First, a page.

Home Improvement Grants: Eligibility & Availability

There is no correct answer to who is eligible for free government home improvement grants, as the available programs have varying criteria and different objectives.

Federal agencies promote energy efficiency, health, and safety while redistributing wealth from wealthy taxpayers to needy families. Learn the qualifying standards to increase approval odds.

Several population groups are more likely to be eligible than others. Follow along as we break down the approval advantages and apply the learnings to your situation.

Finally, scour a comprehensive listing of available programs broken down by objective and discover when and how to apply for benefits.

Government Home Improvement Objectives

Before answering who qualifies for free home improvement grants, we must address what the federal government is trying to accomplish through these programs. The proposed renovation must meet at least one project and equity goal.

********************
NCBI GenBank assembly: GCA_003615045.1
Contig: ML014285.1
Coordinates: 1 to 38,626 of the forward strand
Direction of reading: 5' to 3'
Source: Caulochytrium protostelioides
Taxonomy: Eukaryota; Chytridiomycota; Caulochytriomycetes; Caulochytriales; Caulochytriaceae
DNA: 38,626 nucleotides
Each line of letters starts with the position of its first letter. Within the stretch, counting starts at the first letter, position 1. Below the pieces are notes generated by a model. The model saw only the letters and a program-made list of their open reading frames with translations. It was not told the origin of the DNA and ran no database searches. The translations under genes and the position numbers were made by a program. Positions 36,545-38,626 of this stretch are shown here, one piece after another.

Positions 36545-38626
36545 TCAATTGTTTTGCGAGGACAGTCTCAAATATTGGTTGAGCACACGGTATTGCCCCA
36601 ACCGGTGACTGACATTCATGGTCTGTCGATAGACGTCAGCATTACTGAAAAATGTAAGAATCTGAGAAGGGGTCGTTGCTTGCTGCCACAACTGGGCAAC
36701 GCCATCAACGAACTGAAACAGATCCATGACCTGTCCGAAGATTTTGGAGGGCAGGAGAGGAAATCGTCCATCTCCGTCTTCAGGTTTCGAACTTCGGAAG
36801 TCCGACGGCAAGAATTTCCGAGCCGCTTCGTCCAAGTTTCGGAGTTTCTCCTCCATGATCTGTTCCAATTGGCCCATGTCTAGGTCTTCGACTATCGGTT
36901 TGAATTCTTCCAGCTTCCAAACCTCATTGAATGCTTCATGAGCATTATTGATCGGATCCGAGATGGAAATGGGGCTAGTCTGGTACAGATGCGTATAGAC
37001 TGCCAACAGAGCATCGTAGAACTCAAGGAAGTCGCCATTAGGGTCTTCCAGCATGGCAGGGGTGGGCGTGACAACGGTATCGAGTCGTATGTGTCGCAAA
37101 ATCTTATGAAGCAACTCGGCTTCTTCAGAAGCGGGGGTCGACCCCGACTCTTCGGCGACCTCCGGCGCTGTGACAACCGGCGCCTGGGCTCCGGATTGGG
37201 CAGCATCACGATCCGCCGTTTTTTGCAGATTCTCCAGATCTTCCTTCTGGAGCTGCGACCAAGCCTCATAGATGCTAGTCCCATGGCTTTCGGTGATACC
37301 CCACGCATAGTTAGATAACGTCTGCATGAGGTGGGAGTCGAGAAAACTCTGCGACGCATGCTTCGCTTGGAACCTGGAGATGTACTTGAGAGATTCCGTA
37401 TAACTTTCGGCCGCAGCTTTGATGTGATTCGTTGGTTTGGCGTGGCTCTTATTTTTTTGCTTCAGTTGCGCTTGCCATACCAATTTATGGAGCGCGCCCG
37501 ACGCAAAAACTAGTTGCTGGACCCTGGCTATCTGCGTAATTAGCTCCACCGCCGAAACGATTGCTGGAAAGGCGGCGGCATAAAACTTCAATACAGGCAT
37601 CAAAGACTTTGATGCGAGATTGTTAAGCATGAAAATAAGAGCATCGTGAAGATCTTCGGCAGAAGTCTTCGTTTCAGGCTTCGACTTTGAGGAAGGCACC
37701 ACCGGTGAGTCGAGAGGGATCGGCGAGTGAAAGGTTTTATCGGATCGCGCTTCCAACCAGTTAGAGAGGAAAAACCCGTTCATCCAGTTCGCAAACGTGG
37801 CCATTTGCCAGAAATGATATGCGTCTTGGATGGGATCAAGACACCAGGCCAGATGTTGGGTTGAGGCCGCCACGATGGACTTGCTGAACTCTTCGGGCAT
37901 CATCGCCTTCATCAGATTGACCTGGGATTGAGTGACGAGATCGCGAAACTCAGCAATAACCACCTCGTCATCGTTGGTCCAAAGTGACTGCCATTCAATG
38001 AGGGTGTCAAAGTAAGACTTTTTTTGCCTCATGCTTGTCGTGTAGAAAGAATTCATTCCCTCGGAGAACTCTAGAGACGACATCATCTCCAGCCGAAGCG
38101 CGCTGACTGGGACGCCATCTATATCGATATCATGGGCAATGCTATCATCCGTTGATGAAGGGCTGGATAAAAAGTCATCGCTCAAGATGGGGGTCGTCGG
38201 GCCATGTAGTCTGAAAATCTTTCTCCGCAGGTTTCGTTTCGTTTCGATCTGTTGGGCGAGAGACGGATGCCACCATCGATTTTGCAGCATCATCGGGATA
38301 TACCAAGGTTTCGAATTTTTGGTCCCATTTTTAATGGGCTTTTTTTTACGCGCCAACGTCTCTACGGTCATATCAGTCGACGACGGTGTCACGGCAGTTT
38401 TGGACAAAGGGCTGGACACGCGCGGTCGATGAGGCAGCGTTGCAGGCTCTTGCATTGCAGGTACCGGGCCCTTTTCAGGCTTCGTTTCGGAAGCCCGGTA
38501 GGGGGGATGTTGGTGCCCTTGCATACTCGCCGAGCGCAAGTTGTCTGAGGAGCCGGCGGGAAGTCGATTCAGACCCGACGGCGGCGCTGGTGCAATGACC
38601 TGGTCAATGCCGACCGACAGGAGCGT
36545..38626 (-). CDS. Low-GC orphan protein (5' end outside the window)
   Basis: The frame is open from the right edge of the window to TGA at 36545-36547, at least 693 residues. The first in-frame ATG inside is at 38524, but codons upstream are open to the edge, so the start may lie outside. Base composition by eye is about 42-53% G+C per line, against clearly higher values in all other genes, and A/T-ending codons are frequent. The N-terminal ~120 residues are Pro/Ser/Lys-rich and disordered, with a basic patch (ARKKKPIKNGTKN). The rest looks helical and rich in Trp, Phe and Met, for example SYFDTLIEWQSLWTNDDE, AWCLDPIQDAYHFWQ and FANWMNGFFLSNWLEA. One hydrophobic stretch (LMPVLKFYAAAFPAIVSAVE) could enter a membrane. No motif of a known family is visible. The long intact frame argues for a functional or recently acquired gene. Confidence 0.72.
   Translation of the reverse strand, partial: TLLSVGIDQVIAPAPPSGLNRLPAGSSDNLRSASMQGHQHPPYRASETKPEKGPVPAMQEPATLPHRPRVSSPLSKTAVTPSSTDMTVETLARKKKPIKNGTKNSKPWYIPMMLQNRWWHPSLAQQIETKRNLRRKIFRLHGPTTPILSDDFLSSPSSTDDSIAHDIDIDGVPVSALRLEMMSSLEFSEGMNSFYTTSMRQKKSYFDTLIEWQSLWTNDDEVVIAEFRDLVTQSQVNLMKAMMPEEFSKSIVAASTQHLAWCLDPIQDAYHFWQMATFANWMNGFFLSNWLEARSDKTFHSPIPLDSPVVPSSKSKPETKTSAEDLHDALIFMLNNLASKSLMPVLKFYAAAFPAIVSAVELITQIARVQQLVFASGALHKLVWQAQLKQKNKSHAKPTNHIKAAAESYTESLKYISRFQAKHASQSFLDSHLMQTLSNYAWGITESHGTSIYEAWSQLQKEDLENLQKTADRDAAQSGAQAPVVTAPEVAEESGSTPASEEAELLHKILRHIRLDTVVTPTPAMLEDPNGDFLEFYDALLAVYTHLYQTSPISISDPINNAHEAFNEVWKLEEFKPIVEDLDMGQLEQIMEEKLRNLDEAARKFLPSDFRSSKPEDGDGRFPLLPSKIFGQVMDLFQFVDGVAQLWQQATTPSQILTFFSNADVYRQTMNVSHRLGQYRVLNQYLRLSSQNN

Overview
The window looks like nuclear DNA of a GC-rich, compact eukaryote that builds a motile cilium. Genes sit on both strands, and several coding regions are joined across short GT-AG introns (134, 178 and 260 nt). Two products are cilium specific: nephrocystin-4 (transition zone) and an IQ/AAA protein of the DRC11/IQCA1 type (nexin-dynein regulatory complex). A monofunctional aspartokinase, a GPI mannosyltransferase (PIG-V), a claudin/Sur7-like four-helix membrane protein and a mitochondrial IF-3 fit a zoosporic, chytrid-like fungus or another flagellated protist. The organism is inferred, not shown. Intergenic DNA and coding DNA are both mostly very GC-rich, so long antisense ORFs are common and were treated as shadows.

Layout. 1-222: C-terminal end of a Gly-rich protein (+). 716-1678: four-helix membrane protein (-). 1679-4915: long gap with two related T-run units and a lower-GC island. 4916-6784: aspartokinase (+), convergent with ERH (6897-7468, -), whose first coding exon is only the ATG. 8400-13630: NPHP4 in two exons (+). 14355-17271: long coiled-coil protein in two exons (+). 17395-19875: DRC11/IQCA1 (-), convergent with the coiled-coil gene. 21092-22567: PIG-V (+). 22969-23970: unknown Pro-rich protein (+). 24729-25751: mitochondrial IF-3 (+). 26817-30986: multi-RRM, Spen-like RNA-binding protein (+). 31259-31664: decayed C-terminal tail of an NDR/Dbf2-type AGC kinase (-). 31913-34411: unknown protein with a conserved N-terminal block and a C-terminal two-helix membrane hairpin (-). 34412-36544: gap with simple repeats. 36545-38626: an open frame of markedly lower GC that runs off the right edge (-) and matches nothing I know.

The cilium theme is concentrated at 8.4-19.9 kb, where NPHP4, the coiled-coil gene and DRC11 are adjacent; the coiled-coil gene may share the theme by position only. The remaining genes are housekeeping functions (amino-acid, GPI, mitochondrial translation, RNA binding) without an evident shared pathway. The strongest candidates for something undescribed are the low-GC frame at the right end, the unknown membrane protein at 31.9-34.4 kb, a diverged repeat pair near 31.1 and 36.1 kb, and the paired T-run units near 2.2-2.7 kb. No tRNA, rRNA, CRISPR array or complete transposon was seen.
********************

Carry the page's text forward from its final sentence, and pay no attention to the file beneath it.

Project Goals

The families eligible for home improvement grants select projects that meet government standards for energy efficiency or health and safety.

Home renovation loans with bad credit and no equity are the primary alternatives for renovations outside these parameters. You must pay the money back with interest.

Energy Efficiency

Many government home remodeling grants seek to promote energy efficiency to protect the environment. Therefore, your proposed project must reduce the use of oil, gas, or electricity by specified amounts.

Each program uses different energy-efficiency measurements, including a savings-to-investment ratio (SIR), Predicted Energy Savings, and other metrics. Some projects will score more highly than others in this area.

Health & Safety

Other government home renovation grants address health and safety issues to prevent costly medical problems and hospitalizations before they happen. For example, slippery surfaces, fire hazards, and poor indoor air quality are areas of concern.

Therefore, your proposed renovation might need to correct one of these health hazards to qualify. Some of these projects are likely to rank well on this criteria.

Equity Goals

Many government home improvement grants seek to foster equity, utilizing means testing and previous enrollment in other entitlement programs as qualifying standards.